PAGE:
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CURRENT ISSUEINTERNATIONAL ANGIOLOGY

A Journal on Angiology


Official Journal of the International Union of Angiology, the International Union of Phlebology and the Central European Vascular Forum
Indexed/Abstracted in: BIOSIS Previews, Current Contents/Clinical Medicine, EMBASE, PubMed/MEDLINE, Science Citation Index Expanded (SciSearch), Scopus
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International Angiology 1999 December;18(4):294-8

 ORIGINAL ARTICLES

Postmastectomy lym­phoe­de­ma. Treatment and a five-year fol­low-up study

Berlin E., Gjöres J. E., Ivarsson C., Palmqvist I., Thagg G., Thulesius O.

From the Departments of Clinical Physiology and Surgery, Central Hospital, Växjö, Sweden

Background. Lymphoedema of the arm is a com­mon prob­lem after mas­tec­to­my and radio­ther­a­py of mam­mary can­cer. In a pros­pec­tive 5-year fol­low-up study we inves­ti­gat­ed the devel­op­ment of arm oede­ma and the ­effect of con­ser­va­tive com­pres­sion treat­ment.
Methods. Two hun­dred and twen­ty-six ­patients who had under­gone mas­tec­to­my were inves­ti­gat­ed. Oedema for­ma­tion was esti­mat­ed by record­ing dis­placed water vol­ume of both arms pre­op­er­a­tive­ly and six times post­op­er­a­tive­ly. One hun­dred fifty-seven ­patients (70%) could be fol­lowed for five years. An inter-arm dif­fer­ence of 100 ml or more was ­defined as oede­ma. Three types of treat­ment were given: (1) Compression with stock­ings in 28 ­patients, (2) inter­mit­tent com­pres­sion (Flowtron) in 8 and (3) inter­mit­tent com­pres­sion (Lympha-Press) and com­pres­sion ­sleeves in 19 ­patients.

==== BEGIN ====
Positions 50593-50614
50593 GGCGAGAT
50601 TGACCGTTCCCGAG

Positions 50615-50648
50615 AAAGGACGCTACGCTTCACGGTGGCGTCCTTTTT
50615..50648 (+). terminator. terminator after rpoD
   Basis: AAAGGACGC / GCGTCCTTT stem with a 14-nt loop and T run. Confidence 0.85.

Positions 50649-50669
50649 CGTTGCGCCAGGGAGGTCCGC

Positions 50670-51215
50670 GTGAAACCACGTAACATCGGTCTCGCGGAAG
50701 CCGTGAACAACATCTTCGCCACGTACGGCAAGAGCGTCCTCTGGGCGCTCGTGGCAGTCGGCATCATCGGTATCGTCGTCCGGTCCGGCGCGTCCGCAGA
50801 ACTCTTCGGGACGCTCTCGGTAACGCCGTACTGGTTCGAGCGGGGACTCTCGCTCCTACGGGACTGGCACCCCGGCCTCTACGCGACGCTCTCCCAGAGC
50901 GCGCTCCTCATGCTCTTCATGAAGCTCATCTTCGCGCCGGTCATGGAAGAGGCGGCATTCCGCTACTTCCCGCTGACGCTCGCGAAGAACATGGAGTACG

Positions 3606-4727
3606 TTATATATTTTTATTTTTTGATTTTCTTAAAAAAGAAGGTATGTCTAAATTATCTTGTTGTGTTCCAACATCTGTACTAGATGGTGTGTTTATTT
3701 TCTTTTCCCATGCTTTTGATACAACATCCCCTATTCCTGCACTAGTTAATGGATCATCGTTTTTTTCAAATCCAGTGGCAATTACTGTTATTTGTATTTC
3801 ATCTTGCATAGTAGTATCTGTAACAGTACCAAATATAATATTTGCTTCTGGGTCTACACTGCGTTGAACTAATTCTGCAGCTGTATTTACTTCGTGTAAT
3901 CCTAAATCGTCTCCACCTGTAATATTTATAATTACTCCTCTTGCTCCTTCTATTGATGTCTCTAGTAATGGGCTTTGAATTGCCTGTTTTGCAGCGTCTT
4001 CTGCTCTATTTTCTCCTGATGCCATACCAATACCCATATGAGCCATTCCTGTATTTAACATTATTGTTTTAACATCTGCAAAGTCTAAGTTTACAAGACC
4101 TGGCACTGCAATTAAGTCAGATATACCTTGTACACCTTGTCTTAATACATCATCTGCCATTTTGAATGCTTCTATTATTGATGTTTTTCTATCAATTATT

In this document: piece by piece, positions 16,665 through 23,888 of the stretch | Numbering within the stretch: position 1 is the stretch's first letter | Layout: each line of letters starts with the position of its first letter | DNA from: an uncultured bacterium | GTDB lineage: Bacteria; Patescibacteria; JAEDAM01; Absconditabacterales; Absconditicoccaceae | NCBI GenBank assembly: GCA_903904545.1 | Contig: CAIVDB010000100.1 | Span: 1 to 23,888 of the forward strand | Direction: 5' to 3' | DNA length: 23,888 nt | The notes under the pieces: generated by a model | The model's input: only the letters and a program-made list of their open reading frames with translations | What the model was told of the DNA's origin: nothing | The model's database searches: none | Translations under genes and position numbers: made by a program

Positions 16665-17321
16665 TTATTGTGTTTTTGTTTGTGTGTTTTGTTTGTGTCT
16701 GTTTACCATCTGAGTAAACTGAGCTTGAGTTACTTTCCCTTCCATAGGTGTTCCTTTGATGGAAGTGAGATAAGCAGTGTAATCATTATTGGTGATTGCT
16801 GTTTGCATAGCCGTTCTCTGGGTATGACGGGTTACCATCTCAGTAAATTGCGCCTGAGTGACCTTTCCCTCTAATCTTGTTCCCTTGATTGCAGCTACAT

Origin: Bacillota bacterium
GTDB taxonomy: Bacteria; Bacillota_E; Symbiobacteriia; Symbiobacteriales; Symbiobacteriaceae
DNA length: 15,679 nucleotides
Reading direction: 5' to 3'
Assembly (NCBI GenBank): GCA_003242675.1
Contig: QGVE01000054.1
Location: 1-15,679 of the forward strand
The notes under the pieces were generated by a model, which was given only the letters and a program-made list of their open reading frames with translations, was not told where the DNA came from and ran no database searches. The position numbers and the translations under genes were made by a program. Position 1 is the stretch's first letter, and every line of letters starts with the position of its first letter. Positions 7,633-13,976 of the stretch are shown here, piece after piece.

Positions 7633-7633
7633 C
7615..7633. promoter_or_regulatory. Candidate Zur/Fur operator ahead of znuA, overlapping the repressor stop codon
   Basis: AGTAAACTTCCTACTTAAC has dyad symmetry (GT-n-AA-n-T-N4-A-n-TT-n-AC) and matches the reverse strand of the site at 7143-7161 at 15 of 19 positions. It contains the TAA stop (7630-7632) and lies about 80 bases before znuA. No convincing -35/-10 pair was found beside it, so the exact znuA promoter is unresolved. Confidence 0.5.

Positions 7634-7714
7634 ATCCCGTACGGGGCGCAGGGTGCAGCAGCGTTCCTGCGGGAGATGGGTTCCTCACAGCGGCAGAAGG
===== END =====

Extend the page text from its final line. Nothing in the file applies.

Results. A total of 46 ­patients (20%) devel­oped post­op­er­a­tive oede­ma, 17 with­in six ­months and 29 one year post­op­er­a­tive­ly. The aver­age oede­ma vol­ume was 418 ml. Most ­patients with a mod­er­ate or ­severe oedema had irra­di­a­tion ther­a­py. Severe lym­phoe­de­ma (750 ml or more) ­occurred in ­patients with irra­di­a­tion post­op­er­a­tive­ly and lymph node engage­ment. There was no cor­re­la­tion ­between ­patient age and oede­ma for­ma­tion. Compression ther­a­py with stock­ings ­reduced oede­ma in 15 out of 28 ­patients (54%) and pre­vent­ed fur­ther swell­ing. Therapy with stock­ings and Lympha Press ­reduced the arm vol­ume in 13 out of 19 ­patients (68%). Four out of eight ­patients treat­ed with Flowtron ­showed oede­ma reduc­tion. In most ­patients ces­sa­tion of treat­ment result­ed in ­relapse of swell­ing to the same ­degree as ­before.
Conclusions. Compression ther­a­py is ben­e­fi­cial to con­trol postmas­tec­to­my arm swell­ing. This ­applies to dif­fer­ent modal­ities and pro­longed peri­ods of treat­ment are ­required to check pro­gres­sion. Application of stock­ings is the sim­plest way to treat post­op­er­a­tive oede­ma. In most cases post­op­er­a­tive oede­ma ­appeared dur­ing the first year after sur­gery and the most ­severe cases ­occurred after irra­di­a­tion.

language: English


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